Every season, my garden thrives in drought

Long ago, I admired tidy Leucojum aestivums circling beds and trees in older neighborhoods. Finally, I got a few of my own that I’ve divided over and over for romantic flower droplets starting every February.

Commonly called “Summer Snowflakes,” ours bloom in late winter/spring, though often it sure feels like summer as it did this week! My dear sunbathing cat Sam Jr. is gone, but those Leucojums have filled in even more to swing attention from the cut-back native perennial Turk’s caps beyond.

When the old tree stump rotted away, I replaced it with an angular container I turned upside down.

Sam never tried to eat or chase the butterflies and hummingbirds that feed on almost-never-watered Turk’s cap.

I call this picture “Sun and Earth,” a whimsical shot on Sunday morning of my passalong Grandma’s Flag white bearded iris.

To counterpoint the iris’s regal stance, Narcissus ‘Abba’ is cheerfully rounded, always returning in my dry, clay soil.

My white, fragrant Lady Banks rose usually lags behind the yellow one on the other side of the yard, but this week it popped one fluffy little flower. Perhaps it wanted to give me credence for connecting a color scheme across the yard. Actually, it was happenstance. I plant for the site, not necessarily the color.

The real surprise is the bulbils that showed up on the flower stalk of my Mangave ‘Bloodspot’. The background is our patio plastic since this one suffers for me in wet, winter ground. I keep in a container where in summer I can protect it from rain bombs and sun scalds.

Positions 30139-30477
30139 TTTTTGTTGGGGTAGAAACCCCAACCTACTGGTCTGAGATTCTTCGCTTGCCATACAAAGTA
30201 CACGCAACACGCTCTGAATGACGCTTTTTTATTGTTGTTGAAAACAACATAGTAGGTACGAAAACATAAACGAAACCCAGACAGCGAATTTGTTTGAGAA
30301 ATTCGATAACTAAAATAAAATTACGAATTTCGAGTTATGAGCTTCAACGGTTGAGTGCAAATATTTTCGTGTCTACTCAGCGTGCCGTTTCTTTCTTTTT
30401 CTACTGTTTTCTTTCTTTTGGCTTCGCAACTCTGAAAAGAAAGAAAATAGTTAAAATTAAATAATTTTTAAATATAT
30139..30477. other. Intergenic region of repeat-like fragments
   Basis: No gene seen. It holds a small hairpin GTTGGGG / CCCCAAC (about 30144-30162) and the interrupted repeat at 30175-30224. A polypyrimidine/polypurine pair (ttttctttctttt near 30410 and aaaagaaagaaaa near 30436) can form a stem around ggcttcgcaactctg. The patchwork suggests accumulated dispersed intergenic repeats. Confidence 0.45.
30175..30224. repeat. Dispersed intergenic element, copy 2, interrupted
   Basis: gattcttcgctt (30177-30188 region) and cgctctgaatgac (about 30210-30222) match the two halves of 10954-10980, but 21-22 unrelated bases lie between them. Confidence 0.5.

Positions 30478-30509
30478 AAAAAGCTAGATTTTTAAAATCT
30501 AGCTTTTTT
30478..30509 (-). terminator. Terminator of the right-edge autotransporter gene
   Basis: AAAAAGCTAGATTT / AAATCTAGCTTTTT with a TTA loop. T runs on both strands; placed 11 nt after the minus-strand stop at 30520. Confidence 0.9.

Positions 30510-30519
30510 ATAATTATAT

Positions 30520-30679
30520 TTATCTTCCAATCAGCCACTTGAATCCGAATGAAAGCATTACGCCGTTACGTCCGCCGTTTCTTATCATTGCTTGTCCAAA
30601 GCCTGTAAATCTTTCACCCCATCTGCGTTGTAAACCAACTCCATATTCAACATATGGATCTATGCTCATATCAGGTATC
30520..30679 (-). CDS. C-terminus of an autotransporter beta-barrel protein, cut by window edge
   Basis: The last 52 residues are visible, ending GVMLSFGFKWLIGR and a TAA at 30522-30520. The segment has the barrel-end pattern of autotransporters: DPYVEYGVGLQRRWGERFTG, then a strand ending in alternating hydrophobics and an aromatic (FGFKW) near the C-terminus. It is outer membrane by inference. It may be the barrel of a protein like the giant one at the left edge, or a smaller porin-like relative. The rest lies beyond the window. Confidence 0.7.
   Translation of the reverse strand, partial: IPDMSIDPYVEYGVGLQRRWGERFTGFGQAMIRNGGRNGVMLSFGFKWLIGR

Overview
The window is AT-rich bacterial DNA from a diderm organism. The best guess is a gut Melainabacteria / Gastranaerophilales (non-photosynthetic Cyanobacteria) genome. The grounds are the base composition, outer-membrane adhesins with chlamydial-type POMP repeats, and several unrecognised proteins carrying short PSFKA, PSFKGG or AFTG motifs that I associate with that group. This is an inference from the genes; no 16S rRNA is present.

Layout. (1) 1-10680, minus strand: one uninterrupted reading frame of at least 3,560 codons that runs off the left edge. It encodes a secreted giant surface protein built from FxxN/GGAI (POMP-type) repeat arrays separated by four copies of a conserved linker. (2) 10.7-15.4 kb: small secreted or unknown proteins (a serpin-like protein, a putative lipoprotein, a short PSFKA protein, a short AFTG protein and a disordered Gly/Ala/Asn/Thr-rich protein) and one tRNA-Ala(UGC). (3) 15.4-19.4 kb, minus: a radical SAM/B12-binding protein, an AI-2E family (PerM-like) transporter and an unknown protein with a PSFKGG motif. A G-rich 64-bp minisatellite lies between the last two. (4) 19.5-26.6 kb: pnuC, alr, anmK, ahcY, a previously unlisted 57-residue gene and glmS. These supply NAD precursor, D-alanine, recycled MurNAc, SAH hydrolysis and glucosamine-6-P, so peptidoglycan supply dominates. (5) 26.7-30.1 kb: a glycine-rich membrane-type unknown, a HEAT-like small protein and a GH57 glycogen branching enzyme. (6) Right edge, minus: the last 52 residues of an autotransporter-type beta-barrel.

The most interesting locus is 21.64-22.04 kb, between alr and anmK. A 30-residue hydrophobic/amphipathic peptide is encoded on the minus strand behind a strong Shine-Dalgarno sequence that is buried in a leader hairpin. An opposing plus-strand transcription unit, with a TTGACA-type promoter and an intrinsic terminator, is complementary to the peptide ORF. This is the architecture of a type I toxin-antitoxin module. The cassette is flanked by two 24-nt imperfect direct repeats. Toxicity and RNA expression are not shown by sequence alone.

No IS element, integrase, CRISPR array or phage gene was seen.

Last September, it sent out a tall flower.

I didn’t cut the stalk after flowering, hoping to reap seeds. Instead, I’ve got 15 more mangaves to pass along! Also, unlike some agaves, mangaves don’t die after flowering.

I’m so glad that Melissa Sinclair Stevens shared her native Baby Blue Eyes (Nemophila menziesii) a few years back. These cuties self-seed in part shade.

Combined with yellow columbine or this golden groundsel (Packera obovata), you’ve got a showstopper, especially for bees.

Follow the Lady Bird Johnson Wildlflower Center’s Texas Wildflower Watch on Instagram @TexasWildflowerWatch for updates on what’s blooming where in the unveiling weeks to come. Tag your photos #TXWildflowers2019. I spotted windflowers (Anemone berlandieri) this week on a Burnet roadside.

So what about our merry-go-round weather? This year reminds me of 1996 when we hit a record 99° on February 21, 1996. I remember the date since we had a big family event at the time.

I used to keep a hand-written garden diary (even when I got a computer) to note seasonal swings and document my garden growth. Honestly, now it’s history almost as valuable as my grandparents’ photo albums and journals.

Anyway, after that record heat, on the first day of spring in 1996, we went cold again on March 1. And now we’re expecting a freeze early next week after our warm temps.

This entry’s a real hoot: “Drought predicted through 1999.”

As we now know, drought is here to stay between dramatic storm events. Gradually, we’ve changed our planting ways, and I’m so glad and honored that CTG—and YOU—have been a part of that process.

In case you missed it, this week we repeat our interview with introspective Flora Grubb, a native Texan
who grew up with drought swings. When she moved to San Francisco and launched Flora Grubb Gardens, she took along her respect for diminishing water resources.

On a trip back to Texas last spring, she joined us to explore stylish, water thrifty design philosophy as drought’s become a way of gardening life.

Watch now!

Thanks for stopping by! Linda